Invention of the computer mouse must have been one of the biggest innovations in the field of computer related hardware. This rodent kept the same basic design for a very long time but this all have changed now. Regular computer mouse is good for many things but still there is room for improvements. This is why there are other pointing devices that try to specialize to do certain things. We have tablets, trackballs, jog dials, joysticks, pointing sticks etc.
In this review we will be taking a look at 3DConnexion's six degrees-of-freedom controller called the SpaceNavigator. This is the latest model in 3DConnexion's product lineup and it is aimed for, like they say on the company's website: "for architects, artists, students and anyone else who wants to enjoy the 3D experience."
Image by 3DConnexion
3D Navigation, like the name says, adds a new dimension to the regular 2D navigation. With a mouse, one can pan but that is pretty much it. With an input device that allows 3D navigation, user gets more intuitive control over the objects and items on the screen. For example, if you have a game where you can control the camera. Usually you need to press for example the scroll wheel down and then pan the mouse to move the camera. With 3D controller you just rotate, pan, zoom and tilt the camera like you were holding it in your hand. Better yet, all this happens simultaneously.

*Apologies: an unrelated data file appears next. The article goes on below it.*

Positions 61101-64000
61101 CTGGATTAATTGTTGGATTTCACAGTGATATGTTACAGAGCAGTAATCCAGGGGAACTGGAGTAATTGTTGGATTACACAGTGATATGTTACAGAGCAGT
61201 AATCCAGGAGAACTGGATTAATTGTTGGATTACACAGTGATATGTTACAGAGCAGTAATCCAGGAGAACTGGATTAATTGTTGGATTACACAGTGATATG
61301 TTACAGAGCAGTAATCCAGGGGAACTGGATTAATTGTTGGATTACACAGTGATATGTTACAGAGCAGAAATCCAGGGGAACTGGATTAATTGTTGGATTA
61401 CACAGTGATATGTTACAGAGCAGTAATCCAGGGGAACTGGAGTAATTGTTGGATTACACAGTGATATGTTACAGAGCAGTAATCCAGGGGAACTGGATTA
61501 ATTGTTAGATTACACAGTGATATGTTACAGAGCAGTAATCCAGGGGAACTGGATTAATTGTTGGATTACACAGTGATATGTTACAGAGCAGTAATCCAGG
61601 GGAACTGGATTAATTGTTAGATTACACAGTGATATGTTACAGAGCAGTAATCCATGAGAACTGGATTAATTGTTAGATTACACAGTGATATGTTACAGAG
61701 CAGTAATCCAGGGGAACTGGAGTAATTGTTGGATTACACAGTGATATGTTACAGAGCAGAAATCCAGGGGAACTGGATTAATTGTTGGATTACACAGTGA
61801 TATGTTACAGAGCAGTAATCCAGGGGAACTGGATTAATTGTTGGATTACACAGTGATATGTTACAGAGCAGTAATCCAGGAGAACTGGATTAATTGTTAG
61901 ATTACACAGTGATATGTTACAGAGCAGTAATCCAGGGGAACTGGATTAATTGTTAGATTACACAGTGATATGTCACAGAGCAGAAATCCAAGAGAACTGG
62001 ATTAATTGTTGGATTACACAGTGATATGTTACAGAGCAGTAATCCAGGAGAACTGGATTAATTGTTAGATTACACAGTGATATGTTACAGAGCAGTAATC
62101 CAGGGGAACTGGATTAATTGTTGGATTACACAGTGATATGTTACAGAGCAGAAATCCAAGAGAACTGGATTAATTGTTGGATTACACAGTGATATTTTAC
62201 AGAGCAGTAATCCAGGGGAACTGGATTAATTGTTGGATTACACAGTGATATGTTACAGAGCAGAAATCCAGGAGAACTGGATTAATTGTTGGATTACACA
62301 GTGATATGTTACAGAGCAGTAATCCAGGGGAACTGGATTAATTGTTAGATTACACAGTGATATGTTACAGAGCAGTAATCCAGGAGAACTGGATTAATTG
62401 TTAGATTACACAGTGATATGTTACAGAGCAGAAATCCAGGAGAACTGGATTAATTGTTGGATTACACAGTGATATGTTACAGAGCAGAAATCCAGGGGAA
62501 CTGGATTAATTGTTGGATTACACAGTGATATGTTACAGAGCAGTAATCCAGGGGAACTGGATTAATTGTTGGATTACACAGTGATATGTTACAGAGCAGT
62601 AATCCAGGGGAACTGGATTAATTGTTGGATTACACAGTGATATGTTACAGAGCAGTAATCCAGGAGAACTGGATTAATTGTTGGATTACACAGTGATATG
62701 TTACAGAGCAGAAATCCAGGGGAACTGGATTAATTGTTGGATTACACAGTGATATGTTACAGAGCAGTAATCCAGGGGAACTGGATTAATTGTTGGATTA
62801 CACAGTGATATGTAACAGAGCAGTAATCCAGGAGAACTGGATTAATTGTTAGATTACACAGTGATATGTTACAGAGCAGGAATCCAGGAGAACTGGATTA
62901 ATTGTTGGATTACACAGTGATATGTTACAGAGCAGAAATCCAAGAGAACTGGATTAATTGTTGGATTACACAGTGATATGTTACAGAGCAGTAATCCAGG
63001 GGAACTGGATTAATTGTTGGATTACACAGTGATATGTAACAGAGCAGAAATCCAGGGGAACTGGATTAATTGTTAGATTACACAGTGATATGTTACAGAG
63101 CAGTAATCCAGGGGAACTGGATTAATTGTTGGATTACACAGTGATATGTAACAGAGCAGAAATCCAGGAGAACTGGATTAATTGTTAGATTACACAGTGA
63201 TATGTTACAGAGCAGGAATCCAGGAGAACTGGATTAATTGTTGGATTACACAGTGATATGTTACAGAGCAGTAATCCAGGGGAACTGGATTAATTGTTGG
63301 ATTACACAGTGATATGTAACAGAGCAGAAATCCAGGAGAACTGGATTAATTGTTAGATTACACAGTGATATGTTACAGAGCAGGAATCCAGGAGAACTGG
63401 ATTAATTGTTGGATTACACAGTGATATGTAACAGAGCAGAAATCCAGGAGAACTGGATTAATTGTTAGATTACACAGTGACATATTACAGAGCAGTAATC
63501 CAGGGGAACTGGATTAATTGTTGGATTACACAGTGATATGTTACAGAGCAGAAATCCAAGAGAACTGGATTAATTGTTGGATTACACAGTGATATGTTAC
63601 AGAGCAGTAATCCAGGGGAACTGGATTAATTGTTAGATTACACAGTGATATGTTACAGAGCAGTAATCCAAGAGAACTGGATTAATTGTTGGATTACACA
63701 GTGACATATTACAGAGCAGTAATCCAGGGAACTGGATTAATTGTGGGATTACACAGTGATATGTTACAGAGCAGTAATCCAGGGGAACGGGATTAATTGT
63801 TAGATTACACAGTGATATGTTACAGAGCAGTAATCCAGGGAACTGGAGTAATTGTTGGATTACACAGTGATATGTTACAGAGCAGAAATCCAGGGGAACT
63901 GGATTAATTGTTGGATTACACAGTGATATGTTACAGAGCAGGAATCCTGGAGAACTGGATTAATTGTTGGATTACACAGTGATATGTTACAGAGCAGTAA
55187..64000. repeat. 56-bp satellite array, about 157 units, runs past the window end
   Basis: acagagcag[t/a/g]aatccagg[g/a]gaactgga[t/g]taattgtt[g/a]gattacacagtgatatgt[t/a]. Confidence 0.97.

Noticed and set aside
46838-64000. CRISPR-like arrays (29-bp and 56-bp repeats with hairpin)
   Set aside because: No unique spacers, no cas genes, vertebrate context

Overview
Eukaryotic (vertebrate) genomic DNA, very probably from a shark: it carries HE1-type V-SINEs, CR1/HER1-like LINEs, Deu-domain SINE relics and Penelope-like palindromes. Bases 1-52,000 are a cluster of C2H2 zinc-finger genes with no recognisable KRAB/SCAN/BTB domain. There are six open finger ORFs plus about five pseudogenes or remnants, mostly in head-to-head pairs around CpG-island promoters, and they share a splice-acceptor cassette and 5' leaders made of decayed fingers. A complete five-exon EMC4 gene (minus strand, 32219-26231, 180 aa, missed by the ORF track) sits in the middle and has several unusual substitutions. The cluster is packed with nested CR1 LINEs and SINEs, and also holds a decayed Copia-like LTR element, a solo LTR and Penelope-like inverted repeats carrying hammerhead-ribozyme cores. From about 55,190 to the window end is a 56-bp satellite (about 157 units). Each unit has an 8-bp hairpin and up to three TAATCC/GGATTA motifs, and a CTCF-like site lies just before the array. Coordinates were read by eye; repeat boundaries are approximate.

When I was trying to get my wife to master the SpaceNavigator, I found that the best analog was to make her think that she were holding a spherical webcam on her hand. When one pushes the "camera" towards the table, the virtual camera on the screen goes closer to the ground. Rotate the "camera" and the view on the screen rotates. Easy and intuitive for most uses but for others, 3D may feel bit confusing.
Package and content
Unit we have this time is the PE (Personal Edition) model. One can also get the SE (Standard Edition) model that is more expensive but comes with a full commercial licence and full support. PE has only online support and is meant for personal and educational use.
Inside the box we can find the SpaceNavigator, utility CD-rom and three Quick Start Guides. Interestingly the SpaceNavigator is supported by Windows, Mac OS X, Linux and Unix. Most of these specialized controllers have very limited cross-platform support but 3DConnexion stepped up and even offers SDKs for their products.
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